Fracking Has an Enormous Radioactive Waste Problem - Just Ask Kentucky
Hydraulic fracturing, or fracking, is likely how your home gets cooled and water gets heated. But the unconventional oil and gas extraction method, currently booming across the U.S. and a cornerstone of President Trump’s energy agenda, is also behind an often-untold but growing problem: radioactive drilling waste.
Fracking is used to extract oil and natural gas from shale, but without question, water is the star resource. A Duke University study found that fracking consumed roughly 250 billion gallons of water between 2005 and 2014 to unlock the hydrocarbons but also generated about 210 billion gallons of briny, chemically laden flowback water during those same years.
This produced water contains a cocktail of industry-secret chemicals, heavy metals and naturally occurring toxic or radioactive elements like selenium and radium. To deal with the fluids, energy companies either reuse it, store it in surface ponds, send it to wastewater treatment facilities, or truck it to deep injection wells.
But these disposal methods aren’t always foolproof. A leaky pond or an ill-equipped wastewater treatment plant can inadvertently leach contaminants into groundwater or drinking water supplies, meaning public health and the environment could be at risk of exposure. And wastewater injection has been linked to a "induced" earthquakes in Arkansas, Colorado, Kansas, New Mexico, Ohio, Oklahoma and Texas.
The glaring issue with fracking’s so-called orphan waste stream, which also includes sludge, rock and soiled equipment, is how it’s “virtually unregulated” by any federal agency, according to experts cited in a Center for Public Integrity report. A patchwork of state laws and a self-policed industry thus has allowed tons of fracking waste to get “shopped around" or even illegally dumped across state lines.
Kentucky is still legally wrangling over its handling of more than 1,000 cubic yards of out-of-state radioactive fracking waste that ended up at the Blue Ridge Landfill in Estill County two years ago. According to the Richmond Register, the waste came from drilling operations in Pennsylvania, West Virginia and Ohio and was further concentrated by a wastewater treatment plant in Fairmont, West Virginia. The facility’s treatment process apparently increased the waste’s radionuclides and radioactivity, with an intensity nearly 400 times higher than EPA standards.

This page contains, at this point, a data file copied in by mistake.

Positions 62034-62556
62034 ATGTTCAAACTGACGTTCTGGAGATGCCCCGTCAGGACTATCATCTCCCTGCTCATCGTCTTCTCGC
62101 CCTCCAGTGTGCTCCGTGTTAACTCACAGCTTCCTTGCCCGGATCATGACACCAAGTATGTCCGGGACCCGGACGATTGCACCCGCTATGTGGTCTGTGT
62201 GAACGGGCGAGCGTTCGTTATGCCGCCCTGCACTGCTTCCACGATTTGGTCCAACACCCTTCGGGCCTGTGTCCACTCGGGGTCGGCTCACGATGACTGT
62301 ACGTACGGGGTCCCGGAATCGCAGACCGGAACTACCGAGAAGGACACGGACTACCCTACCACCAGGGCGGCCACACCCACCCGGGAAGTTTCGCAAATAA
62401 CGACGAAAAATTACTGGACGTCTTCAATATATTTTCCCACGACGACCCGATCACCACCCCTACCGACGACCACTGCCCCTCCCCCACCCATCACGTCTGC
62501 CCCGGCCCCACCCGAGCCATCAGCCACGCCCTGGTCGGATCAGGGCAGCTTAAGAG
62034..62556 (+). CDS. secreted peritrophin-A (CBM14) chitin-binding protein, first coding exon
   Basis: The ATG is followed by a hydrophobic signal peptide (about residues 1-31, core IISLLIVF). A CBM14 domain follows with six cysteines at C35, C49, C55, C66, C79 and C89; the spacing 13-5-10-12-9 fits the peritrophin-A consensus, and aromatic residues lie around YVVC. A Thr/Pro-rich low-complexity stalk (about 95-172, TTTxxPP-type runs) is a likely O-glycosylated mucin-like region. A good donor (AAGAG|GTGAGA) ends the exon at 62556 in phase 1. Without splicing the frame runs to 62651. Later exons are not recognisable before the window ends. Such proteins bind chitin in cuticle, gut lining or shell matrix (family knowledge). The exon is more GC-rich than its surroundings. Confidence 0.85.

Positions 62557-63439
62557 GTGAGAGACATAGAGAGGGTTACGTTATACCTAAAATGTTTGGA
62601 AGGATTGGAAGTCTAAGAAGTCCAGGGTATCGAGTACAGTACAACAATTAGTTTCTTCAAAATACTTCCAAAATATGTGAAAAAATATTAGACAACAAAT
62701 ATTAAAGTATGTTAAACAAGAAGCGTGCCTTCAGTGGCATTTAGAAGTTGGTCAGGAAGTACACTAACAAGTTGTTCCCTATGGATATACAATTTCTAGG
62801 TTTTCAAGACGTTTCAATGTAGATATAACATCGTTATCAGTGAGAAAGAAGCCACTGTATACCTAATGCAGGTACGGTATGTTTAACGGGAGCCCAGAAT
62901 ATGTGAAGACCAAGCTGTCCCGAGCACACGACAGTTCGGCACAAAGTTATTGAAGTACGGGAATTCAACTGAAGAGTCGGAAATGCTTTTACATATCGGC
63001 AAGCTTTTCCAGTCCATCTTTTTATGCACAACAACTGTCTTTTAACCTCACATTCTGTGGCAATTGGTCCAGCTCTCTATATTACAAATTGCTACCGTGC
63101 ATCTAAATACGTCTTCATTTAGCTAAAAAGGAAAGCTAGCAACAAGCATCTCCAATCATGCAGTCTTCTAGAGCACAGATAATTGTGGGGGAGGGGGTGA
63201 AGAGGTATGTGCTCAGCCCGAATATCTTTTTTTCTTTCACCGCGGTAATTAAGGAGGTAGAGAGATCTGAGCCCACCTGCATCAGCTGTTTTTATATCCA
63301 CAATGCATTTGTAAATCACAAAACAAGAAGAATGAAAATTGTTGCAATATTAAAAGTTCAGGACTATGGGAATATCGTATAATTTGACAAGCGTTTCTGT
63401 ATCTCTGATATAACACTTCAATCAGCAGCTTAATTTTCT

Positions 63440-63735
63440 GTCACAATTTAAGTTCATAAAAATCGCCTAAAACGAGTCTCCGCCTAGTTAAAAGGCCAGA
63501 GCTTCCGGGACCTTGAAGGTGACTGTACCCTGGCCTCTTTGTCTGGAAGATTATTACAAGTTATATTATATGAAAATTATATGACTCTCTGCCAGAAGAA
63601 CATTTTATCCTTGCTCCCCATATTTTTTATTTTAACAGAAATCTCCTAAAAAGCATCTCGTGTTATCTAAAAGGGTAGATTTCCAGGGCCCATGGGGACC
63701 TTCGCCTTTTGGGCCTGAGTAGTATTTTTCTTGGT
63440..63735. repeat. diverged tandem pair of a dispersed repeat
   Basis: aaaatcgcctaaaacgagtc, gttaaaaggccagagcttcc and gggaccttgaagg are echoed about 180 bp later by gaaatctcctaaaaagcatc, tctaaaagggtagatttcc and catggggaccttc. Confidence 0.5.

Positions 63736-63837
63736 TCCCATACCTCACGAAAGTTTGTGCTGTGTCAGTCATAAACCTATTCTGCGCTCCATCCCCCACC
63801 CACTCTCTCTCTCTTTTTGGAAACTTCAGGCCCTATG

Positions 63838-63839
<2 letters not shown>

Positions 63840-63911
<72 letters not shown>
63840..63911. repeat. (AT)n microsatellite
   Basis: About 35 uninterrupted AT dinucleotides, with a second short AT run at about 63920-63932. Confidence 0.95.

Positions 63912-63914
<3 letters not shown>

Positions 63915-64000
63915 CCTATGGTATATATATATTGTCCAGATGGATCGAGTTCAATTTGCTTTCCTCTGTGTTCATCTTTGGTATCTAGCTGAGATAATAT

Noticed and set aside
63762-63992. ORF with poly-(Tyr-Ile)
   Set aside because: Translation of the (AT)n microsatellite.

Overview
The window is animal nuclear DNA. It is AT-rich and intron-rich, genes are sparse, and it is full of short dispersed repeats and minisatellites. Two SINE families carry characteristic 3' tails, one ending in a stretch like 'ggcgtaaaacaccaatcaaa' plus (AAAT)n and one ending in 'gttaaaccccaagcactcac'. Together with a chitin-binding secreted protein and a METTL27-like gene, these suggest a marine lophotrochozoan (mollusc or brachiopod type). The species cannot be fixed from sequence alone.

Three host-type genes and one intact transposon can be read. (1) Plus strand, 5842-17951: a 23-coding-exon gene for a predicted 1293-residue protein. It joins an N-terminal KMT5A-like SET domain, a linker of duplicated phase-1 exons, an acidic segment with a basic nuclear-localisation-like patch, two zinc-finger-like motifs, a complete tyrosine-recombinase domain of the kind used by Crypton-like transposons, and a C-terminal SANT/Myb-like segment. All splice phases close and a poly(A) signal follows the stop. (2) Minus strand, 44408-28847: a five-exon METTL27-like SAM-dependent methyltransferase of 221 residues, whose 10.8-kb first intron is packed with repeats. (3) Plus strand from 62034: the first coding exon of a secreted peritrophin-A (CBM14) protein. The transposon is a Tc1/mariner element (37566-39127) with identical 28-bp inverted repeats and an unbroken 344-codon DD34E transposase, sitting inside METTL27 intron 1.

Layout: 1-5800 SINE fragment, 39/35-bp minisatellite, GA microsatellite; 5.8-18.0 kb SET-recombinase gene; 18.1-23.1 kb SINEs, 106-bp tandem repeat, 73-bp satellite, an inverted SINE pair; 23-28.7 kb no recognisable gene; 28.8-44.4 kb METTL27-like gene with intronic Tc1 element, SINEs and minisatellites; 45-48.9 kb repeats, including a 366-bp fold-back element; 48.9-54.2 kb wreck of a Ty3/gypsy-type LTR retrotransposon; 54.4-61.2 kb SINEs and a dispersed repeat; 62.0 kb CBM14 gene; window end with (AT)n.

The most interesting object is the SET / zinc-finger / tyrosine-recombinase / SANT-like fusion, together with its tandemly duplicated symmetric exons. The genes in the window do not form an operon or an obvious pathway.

The Bluegrass State does not allow the transport and disposal of radioactive waste from other states, so how did it end up in this hot mess? In short, West Virginia regulators realized the toxicity of the sludge and refused to dump it in the state’s own landfills, so the Kentucky dump decided to accept it.
Kentuckian environmental regulators have since slapped Blue Ridge Landfill with a $90,000 civil penalty fine and has required the company to remediate the radioactive waste, among other punishments.
But complications remain. An Estill County group has questioned why Kentucky Attorney General Andy Beshear decided not to pursue criminal charges against the landfill, and has filed a lawsuit seeking public records to better understand the enforcement actions related to the illegal dumping.
Kentucky’s fracking waste problem is not an isolated case. The CPI report explains, “the four states in the Marcellus are taking different approaches to the problem; none has it under control. Pennsylvania has increasingly restricted disposal of drilling waste, while West Virginia allows some landfills to take unlimited amounts. Ohio has yet to formalize waste rules, despite starting the process in 2013. New York, which banned fracking, accepts drilling waste with little oversight.”
Meanwhile, the country’s love affair with oil and natural gas development—along with its significant water consumption—continues its unmitigated growth. Worryingly, we don’t actually know how much water is coming in and out of the earth during fracking production. According to the Duke study mentioned earlier, not a single, reliable source of data currently tracks water use and wastewater production from unconventional shale gas and oil operations in all 10 major U.S. basins.
"Nobody can say how much of any type of waste is being produced, what it is, and where it’s ending up,” Nadia Steinzor of the environmental group Earthworks, who co-wrote a report on shale waste, also said in the Center for Public Integrity report.
That raises the question: Who’s to say that radioactive sludge (or other hazardous fracking byproducts for that matter) won’t also end up in our own backyards one day?
Earthworks is one of many environmental organizations that filed a lawsuit against the EPA last year to update its waste disposal rules.
"Updated rules for oil and gas wastes are almost 30 years overdue, and we need them now more than ever," Adam Kron, senior attorney at the Environmental Integrity Project, said then about the reasoning behind the suit. "Each well now generates millions of gallons of wastewater and hundreds of tons of solid wastes, and yet EPA’s inaction has kept the most basic, inadequate rules in place. The public deserves better than this."